Lawyers' definitions of the internet: are they consistent?

Every day law firms have to deal with the internet. Barely a client comes through the door without having a business that is not facing up to the challenges of the network effect. Whether the casework involves a clear-cut internet issue such as virtual intellectual property, online rights, dotcom takeovers or libel, or is a more traditional legal issue taking place in a new networked e-conomy, working lawyers have to provide their clients and themselves with a working definition. For some the safest territory is a technological determinism. All of the firms that replied to The Lawyer put the technology up front as a clear determinant of what is specific about the internet. The protocols or ways in which the networks work (TCP/IP) can indeed delimit this particular technology. Although, as some of the more expansive accounts make clear, this protocol – while underpinning the existing internet and its most public manifestation, the web – is not the only player in town. Other technological infrastructures – notably in digital television and other wireless services, increasingly important players in convergent networks – use other systems.

Technology, once you get behind the jargon, is a fairly safe bet for definitions and working practices. Simmons & Simmons' response to The Lawyer begins with a straightforward techno-legal definition, which Alexander Brown then goes on to qualify with a discourse on the (technological) distinction between the internet and the web. Of course, while this distinction is crucial at the moment, the web is a passing manifestation of the internet, which in turn is but one manifestation of networked communications.

These technological definitions, whether abbreviated (Richard Kemp, Kemp & Co), common-sense (Christopher Millard, Clifford Chance) or even ones with many subclauses (Justin Walkey, Bird & Bird), remain problematic because they are doomed to always be one technological step behind. Furthermore, the technology is often seen in value-neutral terms rather than as fundamentally political-economic in nature.

In an effort to take this on board, some firms overlay their technological determinism with other factors. Baker & McKenzie's Robbie Downing separates the "techie" from the "business" and the "public". Although his distinction is clearly designed to help the average legal journalist, his delimiting of the impact of the internet illustrates the ways in which firms are forced to seek to understand and combat the internet at different levels with their clients. For Downing, the technology is a given. This underpins great potential for business and the public, with the accompanying possible security fears.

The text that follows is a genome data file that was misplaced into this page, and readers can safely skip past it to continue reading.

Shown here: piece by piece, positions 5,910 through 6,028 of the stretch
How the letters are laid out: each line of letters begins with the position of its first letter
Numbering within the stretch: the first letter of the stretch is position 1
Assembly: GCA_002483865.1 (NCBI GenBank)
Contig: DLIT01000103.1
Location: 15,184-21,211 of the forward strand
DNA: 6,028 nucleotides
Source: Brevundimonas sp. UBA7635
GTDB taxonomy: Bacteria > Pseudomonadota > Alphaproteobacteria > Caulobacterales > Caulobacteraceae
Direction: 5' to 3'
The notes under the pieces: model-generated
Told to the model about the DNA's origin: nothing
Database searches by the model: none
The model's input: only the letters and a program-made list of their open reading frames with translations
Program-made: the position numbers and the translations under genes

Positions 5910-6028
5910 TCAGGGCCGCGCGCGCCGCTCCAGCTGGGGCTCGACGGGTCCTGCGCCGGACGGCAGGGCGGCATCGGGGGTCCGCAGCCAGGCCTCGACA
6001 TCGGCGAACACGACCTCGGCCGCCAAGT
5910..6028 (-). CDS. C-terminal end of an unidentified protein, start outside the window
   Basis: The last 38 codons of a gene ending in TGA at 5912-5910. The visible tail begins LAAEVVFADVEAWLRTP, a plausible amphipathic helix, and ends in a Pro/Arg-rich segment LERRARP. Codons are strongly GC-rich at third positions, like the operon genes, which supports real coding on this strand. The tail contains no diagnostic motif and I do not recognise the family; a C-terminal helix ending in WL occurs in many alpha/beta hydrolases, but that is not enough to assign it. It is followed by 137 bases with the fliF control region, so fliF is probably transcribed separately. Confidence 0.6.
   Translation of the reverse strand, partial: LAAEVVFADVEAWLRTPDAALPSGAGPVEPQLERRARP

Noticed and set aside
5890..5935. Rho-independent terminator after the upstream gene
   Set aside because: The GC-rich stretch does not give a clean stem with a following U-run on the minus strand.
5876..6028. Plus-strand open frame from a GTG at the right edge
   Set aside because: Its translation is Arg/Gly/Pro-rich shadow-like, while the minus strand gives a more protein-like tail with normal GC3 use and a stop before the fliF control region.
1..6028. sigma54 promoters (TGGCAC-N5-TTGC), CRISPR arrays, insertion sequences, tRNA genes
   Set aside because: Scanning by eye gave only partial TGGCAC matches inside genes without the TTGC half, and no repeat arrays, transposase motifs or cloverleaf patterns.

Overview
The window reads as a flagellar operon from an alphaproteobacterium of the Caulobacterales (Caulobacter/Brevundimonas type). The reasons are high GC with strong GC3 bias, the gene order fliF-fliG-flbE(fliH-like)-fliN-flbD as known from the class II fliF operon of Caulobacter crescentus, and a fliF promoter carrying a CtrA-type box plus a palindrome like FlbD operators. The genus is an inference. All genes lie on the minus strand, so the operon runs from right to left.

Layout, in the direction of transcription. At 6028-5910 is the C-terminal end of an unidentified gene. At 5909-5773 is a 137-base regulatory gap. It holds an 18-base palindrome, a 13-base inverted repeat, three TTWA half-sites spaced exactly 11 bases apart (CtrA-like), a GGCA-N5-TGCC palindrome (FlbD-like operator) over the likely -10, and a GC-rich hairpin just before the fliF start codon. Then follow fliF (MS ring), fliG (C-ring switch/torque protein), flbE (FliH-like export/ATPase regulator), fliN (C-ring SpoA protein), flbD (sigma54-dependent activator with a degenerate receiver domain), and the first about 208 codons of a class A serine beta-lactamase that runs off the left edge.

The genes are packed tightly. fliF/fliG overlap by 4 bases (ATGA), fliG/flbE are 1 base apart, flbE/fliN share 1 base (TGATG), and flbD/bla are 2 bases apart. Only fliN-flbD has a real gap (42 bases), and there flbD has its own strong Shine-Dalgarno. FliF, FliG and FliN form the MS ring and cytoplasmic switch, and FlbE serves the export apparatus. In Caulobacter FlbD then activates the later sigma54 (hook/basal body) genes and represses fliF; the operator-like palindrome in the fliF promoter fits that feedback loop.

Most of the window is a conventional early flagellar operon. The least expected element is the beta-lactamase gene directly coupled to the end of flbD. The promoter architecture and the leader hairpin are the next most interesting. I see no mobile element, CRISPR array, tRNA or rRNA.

Similarly, Linklaters & Alliance's Graeme Maguire sees the internet as a "medium which allows" the movement and convergence of content. This acceptance of a value-neutral and almost inert technology as just another medium or channel for communication and business, while allowing an upbeat pitch to clients, fundamentally underplays how network e-conomies and relationships reorder power, commerce and potentially legal relations. Clearly, Maguire believes his clients want to know what the internet "means", but then he brings down the full power of that meaning to a matter of bandwidth and service delivery, rather than a fundamental reassessment of their relations to their customers and the market.

Firms, then, are realising that their clients are changing. Michael Chissick of Field Fisher Waterhouse traces how the sort of clients who need to talk about the internet has shifted. While the language he uses in these conversations is more flexible and wide-ranging than some of his competitors', he notably categorises the internet as "just one of several new channels" that his clients could use or could have legal issues with. On one level this is true. A client's communication across TCP/IP networks can be equated and treated legally in the same way as a print medium. But what cannot be equated are the ways in which those communications spin out of control, enter and disturb spaces and create and destroy power relations – the very things that a client often turns to their lawyer to look after.

There is a hint of this in the response from Clifford Chance. Christopher Millard's choice of the words "transcend", "challenge", and particularly "disruptive", hint at some of the fundamental reassessments that networks bring in. Perhaps it has been the experience of trying to create and control its own network effect that has made Clifford Chance's lawyers come up with a more flexible and less reassuring definition.